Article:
Better Together: Lithium Merge Sparks Attention

Livent and Allkem Merge as Lithium Miners Consolidation Heats Up

Lithium producers are scrambling to get bigger as they look to take advantage of the tremendous opportunity for growth in the sector. With the global market for lithium growing from $1.6 billion in 2015 to $48 billion, companies have taken note. Livent and Allkem are the latest to join the consolidation spree as they look to strengthen their competitive edge. The two have agreed to join forces, to be better prepared to address the growing demand for lithium for use in electric vehicles.

Livent Allkem Merger

The merger will result in a $10.6 billion combined company that should wield significant power in the lithium mining business. Under the terms of the agreement, U.S-based Livent is to own 44% of the combined company, with Australia-listed Allkem owing the remaining 56%. The combined company will have its headquarters in North America and have a primary listing on the New York Stock Exchange.

The combined company is to manage crucial lithium mines in Canada, Australia, and South America, in addition to chemical processing plants in the U.S. and China. According to Livent Chief Executive Officer Paul Graves, the merger is expected to result in significant operational efficiencies. For starters, it will help reduce operating costs while accelerating lithium production.

The Livent and Allkem merger comes when Lithium prices have come down significantly after exploding over the past two years. Prices are down by about 30% for the year due to slowing demand for electric vehicles in China. In addition, increased volatility in the market has also made traders extremely cautious, all but affecting the prices.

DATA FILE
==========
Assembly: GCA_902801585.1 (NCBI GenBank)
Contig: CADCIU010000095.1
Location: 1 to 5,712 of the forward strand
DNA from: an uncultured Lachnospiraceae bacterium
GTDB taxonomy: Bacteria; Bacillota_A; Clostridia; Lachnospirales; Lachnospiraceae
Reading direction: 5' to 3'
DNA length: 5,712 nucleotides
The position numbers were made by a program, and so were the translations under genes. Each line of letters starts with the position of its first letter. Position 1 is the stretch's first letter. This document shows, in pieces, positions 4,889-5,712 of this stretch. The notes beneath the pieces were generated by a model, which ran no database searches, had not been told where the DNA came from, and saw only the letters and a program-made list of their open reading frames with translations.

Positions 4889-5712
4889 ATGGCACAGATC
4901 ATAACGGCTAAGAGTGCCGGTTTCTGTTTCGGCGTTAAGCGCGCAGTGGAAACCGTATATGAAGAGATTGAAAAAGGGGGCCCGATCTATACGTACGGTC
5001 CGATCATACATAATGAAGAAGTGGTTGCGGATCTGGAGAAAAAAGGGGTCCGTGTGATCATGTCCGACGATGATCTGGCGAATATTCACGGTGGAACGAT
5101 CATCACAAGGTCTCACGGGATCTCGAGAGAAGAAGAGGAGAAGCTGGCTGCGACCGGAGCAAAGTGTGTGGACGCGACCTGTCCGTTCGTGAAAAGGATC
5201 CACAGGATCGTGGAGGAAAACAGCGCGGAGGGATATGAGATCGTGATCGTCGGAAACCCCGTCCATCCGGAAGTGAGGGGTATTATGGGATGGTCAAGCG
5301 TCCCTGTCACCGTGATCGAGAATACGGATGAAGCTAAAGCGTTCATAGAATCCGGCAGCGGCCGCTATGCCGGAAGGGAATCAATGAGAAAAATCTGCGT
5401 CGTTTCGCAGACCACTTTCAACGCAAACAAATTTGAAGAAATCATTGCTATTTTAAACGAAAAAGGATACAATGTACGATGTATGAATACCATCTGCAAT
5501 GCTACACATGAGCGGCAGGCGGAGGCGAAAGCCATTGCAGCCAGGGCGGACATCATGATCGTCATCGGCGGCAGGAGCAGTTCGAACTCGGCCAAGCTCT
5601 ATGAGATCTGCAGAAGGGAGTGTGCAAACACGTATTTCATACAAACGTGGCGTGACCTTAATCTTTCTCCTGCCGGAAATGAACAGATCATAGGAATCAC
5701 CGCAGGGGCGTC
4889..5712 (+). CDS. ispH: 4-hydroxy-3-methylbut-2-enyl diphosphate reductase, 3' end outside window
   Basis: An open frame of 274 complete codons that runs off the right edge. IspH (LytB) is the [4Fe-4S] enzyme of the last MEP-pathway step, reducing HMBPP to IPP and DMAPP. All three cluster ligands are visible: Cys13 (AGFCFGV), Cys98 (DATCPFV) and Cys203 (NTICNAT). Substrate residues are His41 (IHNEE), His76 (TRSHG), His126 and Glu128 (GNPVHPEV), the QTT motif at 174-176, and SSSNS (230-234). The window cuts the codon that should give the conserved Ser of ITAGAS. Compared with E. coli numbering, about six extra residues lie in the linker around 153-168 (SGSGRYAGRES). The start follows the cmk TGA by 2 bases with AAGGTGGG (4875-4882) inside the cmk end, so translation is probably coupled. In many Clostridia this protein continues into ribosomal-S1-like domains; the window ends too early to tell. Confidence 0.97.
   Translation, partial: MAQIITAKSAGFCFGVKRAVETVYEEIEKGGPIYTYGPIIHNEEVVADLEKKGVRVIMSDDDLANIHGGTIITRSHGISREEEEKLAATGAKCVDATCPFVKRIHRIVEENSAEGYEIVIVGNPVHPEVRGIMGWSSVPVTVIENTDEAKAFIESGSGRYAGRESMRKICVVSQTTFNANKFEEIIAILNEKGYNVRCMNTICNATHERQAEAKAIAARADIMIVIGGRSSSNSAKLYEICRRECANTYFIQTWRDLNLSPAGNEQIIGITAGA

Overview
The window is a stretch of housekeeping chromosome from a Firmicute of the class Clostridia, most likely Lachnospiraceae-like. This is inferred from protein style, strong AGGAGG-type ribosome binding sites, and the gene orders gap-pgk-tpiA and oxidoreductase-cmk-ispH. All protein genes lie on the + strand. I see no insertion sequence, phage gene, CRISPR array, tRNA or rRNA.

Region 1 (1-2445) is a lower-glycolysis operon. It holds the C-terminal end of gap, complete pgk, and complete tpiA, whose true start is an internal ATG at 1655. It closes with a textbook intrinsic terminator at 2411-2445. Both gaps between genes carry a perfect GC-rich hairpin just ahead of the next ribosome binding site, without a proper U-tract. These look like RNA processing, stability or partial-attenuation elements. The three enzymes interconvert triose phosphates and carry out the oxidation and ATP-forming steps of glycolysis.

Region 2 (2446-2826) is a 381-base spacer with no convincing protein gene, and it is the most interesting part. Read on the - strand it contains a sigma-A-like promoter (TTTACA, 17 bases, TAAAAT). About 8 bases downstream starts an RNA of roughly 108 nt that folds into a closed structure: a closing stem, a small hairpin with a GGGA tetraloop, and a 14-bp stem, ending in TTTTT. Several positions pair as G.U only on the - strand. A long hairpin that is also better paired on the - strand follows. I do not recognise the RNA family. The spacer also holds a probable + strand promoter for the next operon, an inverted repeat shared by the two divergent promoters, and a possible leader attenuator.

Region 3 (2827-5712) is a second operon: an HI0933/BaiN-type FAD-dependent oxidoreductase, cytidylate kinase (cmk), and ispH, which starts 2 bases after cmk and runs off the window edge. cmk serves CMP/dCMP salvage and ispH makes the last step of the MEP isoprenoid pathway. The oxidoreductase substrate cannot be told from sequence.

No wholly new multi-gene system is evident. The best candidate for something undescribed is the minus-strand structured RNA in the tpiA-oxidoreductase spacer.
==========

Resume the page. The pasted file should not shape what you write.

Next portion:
Despite the significant drop in Lithium Prices, they are still high to incentivize Livent and Allkem to ramp up the exploration and development of their Lithium mines. In addition, demand for lithium is expected to continue increasing amid the push to decarbonize the globe.

According to the International Energy Agency, lithium demand is expected to increase 40 times by 2040 if the world is to achieve its Paris climate agreement targets. The electrification of the auto industry across the globe is already presenting one of the biggest markets lithium producers can address. In addition, the growing use of lithium in consumer electronics like smartphones, tablets, and laptops also presents another multi-billion market.

Industry Challenges

Amid the growing lithium demand, supply is yet to pick up pace as expected, owing to lots of bureaucracies in many countries. For instance, securing mining permits in developed countries like Australia has proved to be a big problem. The mining operations also require infrastructure, some of which still need to be developed.

Converting lithium into the final product for use in EVs and other consumer electronics is also a complex process.

In the race to circumvent the challenges, Lithium producers have been joining forces to enhance their geographic footprint and create companies with scale. Charlotte-based Albemarle is looking to close a $3 billion acquisition of Liontown Resources. Automakers have also started investing in lithium miners as they look to secure key supplies. General Motors has already invested $650 million in Lithium Americas, therefore securing the right to obtain the mineral from a mine in Nevada.

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